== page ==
Project aims to maximize town's tourism potential


FARMINGTON — A project designed to help bring a hotel and restaurant to Shiprock received a boost last week when $2.8 million was authorized for infrastructure costs for the development.

The expenditure was authorized through a memorandum of agreement signed July 31 by Navajo Nation President Russell Begaye, according to a press release from his office.

The amount is part of an $8.3 million allocation for the project from the income for the Permanent Trust Fund under a five-year expenditure plan the Navajo Nation Council and Begaye approved in 2016. Begaye's office did not respond to a query from The Daily Times about whether the balance of that $8.3 million already had been allocated.

The release states the agreement also establishes a partnership between the Navajo Nation Gaming Enterprise and the tribe's Division of Economic Development for the project's design and construction.

It also directs the gaming enterprise to provide project oversight, complete marketing and traffic impact studies, calculate utility loads for the structure, and operate and manage the facility after completion, the release states.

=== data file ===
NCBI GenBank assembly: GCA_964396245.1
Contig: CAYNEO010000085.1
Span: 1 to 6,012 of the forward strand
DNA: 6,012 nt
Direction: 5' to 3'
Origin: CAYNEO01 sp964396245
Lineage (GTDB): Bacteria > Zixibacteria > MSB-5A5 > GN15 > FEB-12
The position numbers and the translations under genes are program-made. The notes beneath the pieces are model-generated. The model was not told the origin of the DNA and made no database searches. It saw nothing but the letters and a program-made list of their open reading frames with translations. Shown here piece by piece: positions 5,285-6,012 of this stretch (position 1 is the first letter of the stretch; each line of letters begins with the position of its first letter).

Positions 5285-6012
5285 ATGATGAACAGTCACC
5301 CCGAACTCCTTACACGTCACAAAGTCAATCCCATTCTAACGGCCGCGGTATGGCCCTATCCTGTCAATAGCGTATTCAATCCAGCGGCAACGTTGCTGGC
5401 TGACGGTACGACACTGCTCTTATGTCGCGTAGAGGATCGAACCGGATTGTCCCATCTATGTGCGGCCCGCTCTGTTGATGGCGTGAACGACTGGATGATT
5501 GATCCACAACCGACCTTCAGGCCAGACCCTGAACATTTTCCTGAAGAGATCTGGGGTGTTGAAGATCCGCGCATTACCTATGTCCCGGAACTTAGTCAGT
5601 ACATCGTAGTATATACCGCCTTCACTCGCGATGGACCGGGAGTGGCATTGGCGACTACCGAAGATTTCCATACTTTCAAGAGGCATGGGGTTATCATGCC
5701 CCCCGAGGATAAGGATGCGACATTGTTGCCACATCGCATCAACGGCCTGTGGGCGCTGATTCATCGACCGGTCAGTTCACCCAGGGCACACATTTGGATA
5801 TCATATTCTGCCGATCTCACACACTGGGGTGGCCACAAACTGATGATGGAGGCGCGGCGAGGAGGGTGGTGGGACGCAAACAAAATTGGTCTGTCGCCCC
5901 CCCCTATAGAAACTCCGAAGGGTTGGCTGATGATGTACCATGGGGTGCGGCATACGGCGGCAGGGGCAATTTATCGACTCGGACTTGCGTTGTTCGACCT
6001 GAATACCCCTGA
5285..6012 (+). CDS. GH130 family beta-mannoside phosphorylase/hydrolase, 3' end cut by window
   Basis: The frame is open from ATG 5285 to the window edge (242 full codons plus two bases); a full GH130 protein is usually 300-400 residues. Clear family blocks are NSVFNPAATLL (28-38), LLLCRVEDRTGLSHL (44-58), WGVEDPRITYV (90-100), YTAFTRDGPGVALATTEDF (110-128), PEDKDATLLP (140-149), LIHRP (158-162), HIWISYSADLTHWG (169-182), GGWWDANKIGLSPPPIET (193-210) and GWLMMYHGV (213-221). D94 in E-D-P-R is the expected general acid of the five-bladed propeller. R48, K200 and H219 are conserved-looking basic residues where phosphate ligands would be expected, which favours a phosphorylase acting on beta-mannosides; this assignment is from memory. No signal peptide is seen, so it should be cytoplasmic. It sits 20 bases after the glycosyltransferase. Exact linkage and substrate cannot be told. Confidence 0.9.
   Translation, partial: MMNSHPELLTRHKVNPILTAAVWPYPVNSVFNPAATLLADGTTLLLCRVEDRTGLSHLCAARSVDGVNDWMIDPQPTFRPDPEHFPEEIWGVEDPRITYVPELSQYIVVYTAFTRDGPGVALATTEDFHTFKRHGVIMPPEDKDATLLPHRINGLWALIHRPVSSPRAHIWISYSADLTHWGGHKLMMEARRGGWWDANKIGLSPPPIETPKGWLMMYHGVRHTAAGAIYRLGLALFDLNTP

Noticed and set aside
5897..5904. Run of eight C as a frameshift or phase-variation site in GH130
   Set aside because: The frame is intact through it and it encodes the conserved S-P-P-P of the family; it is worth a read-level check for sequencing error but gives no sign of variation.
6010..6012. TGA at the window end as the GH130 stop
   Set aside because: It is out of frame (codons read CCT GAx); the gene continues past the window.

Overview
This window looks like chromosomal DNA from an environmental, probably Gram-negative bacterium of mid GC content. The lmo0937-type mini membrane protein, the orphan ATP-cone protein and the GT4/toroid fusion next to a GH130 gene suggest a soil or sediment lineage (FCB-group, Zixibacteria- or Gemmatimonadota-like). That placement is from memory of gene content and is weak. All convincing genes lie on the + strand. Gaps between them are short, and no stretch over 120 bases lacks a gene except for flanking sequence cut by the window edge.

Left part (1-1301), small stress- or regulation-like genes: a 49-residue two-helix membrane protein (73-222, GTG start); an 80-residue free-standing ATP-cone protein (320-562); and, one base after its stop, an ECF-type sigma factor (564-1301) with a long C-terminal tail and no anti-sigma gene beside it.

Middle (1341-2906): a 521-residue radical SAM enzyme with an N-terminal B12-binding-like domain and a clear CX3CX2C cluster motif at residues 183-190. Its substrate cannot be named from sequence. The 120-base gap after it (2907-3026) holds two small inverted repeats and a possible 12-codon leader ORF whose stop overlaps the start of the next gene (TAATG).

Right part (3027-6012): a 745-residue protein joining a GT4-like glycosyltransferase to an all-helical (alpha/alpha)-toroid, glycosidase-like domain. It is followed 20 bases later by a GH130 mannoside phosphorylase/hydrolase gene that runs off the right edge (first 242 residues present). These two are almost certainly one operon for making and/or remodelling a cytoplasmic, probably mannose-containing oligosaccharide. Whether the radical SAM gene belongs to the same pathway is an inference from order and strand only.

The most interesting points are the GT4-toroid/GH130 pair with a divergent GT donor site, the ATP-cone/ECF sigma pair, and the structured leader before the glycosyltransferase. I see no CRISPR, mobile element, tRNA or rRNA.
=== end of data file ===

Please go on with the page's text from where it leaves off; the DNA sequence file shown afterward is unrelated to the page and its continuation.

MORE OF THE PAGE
"This project will help revitalize the economy in one of the largest chapters on the Navajo Nation. Shiprock is an important community in the Four Corners area, with traffic coming through from all directions. A hotel is long overdue," Begaye said in the release.

A market study completed several years ago was included as supporting documentation when the tribal council considered the legislation for the five-year expenditure plan.

The study states a hotel would increase the community's ability to cater to tourists.

"Shiprock is a key road junction for truck traffic and tourists visiting the Four Corners, Mesa Verde National Park and Grand Canyon National Park," the study stated.

Shiprock Chapter President Duane "Chili" Yazzie said today the chapter has always recognized its greatest economic potential lies in tourism and agriculture.

He said chapter officials, the gaming enterprise, the tribe's economic development division and the Bureau of Indian Affairs have been collaborating on the project since 2016.

"We've been working very well together all along," he said.

The proposed location for the structure is on seven acres north of the Wells Fargo Bank, Yazzie said. The site is north of U.S. Highway 64 and west of U.S. Highway 491.

A portion of the land is known as the Shiprock Administrative Reserve Area, and it is held by the BIA, which is working to transfer it to the tribe. Chapter officials have been working with the agency to assess the area and conduct any remedial actions, he said.

As for the agreement, Yazzie said it was necessary to clarify the involvement of the gaming enterprise and the economic development division.

Noel Lyn Smith covers the Navajo Nation for The Daily Times. She can be reached at 505-564-4636 or by email at

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